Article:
medal for diction by the American Academy of Arts and Let- 
ters in 1929 and received a second doctorate in 1943 from 
Columbia University. 



After their retirement they traveled widely, spending most 
of their time abroad. Mr. Sothern died on October 3, 1933, 
shortly before his seventy-fourth birthday. With the outbreak 
of war in Europe, Miss Marlowe returned to the United States 
and settled at the Hotel Plaza in New York, rarely making pub- 
lic appearances of any sort. There, on November 12, 1950, 
she died at the age of eighty-five. 

During their years as a team, E. H. Sothern and Julia Mar- 
lowe were regarded as the foremost exponents of Shakespeare 
in this country; they made both an artistic and commercial 
success of their productions, which they carried to towns and 
villages rarely visited by other touring companies. If, as some 
critics maintained, neither Mr. Sothern nor Miss Marlowe was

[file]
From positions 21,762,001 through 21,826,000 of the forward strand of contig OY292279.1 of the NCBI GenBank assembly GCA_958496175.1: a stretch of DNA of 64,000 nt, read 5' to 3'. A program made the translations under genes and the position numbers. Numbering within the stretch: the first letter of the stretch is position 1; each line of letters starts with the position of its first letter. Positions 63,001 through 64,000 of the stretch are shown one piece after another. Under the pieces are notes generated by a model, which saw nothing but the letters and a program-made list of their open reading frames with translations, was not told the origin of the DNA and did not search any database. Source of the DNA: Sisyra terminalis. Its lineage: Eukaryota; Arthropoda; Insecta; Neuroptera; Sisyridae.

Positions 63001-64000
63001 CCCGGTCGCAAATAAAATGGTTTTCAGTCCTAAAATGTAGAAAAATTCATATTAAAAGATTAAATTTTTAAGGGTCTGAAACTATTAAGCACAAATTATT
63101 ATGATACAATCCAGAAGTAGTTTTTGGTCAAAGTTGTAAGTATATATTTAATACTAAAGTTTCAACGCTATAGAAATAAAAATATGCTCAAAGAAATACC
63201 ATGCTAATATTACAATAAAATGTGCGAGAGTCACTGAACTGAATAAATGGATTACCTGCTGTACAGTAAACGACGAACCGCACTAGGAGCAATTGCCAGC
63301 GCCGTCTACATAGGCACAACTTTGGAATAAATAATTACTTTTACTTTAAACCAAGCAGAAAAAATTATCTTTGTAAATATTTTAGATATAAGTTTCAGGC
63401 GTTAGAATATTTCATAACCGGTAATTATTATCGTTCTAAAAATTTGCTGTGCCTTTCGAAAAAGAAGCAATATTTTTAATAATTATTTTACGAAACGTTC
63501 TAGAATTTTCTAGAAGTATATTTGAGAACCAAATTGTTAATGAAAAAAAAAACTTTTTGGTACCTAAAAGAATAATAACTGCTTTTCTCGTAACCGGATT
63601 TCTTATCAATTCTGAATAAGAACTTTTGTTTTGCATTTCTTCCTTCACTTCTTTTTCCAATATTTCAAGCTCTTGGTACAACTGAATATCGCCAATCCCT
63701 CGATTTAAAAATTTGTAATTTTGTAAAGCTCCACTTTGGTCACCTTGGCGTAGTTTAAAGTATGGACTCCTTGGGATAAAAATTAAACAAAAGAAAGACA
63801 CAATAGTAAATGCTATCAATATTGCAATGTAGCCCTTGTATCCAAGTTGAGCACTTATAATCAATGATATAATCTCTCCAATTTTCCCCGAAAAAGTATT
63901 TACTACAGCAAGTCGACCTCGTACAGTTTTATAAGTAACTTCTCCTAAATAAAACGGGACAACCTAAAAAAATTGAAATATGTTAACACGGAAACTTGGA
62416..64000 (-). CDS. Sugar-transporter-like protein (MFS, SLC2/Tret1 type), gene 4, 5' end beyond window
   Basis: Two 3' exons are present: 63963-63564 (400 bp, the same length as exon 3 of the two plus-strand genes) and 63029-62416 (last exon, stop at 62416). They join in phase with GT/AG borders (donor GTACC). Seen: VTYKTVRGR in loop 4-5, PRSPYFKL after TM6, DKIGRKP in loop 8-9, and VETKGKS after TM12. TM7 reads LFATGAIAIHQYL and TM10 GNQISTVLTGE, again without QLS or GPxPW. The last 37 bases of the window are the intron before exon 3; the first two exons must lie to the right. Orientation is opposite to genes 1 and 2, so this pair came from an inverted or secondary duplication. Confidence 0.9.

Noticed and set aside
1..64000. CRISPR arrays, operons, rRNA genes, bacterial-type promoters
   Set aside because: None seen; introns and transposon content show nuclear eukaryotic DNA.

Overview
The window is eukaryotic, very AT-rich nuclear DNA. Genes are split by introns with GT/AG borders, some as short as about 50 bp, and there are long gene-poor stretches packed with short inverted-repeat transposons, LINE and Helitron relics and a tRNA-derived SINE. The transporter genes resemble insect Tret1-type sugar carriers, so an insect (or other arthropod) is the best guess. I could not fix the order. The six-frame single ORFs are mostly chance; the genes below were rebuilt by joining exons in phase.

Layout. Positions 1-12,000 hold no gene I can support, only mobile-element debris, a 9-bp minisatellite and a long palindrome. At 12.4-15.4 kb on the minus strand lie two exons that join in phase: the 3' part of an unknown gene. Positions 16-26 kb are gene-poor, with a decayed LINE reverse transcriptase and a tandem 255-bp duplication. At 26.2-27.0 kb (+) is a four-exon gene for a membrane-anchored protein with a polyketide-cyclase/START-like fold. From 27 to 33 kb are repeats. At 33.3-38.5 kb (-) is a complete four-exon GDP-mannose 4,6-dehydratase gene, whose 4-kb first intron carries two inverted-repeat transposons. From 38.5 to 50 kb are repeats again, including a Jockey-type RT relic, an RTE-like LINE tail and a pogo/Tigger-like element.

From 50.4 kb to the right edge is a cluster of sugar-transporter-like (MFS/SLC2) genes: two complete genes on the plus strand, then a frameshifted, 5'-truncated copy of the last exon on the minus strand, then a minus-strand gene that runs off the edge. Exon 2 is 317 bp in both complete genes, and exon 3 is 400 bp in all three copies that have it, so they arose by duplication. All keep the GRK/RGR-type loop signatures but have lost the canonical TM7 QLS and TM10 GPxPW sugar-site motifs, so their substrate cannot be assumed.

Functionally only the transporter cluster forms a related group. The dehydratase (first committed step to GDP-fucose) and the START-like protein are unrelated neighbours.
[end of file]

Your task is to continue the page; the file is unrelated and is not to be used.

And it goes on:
inspired, they were capable, studious, energetic and dedicated. 
What they may have lacked in genius, they more than made 
up in hard work and devotion to the art of acting and to the 
intelligence of their public. 


Maude Adams 


Maude Adams as Peter Pan 

Maude Adams 


/\T THE beautiful theatre built by the Mormons in Salt 
Lake City, a crisis occurred one summer night in 1873 during 
die performance of a farce called The Lost Child. The plot 
centered on a small infant who was rushed on and off stage 
and finally carried in on a platter. This night the five-weeks- 
old baby appearing in the play began screaming so furiously 
when placed on the platter that he could not be taken back on 
stage. The manager was rantic. Then he learned that the nine- 
months-old daughter of one of the actresses was in the theatre. 
He grabbed the child, set her on the platter, and in a moment 
she was on the stage. Because the baby had grown so large in 
just a few minutes, the audience roared. Then the baby sat 
up on the platter and smiled, and the people in the theatre were 
captivated. Many theatre-goers in the future were to be capti- 
vated by that smile, for the child was Maude Adams. 

James Kiskadden, Maude's father, was a bank clerk, a fun-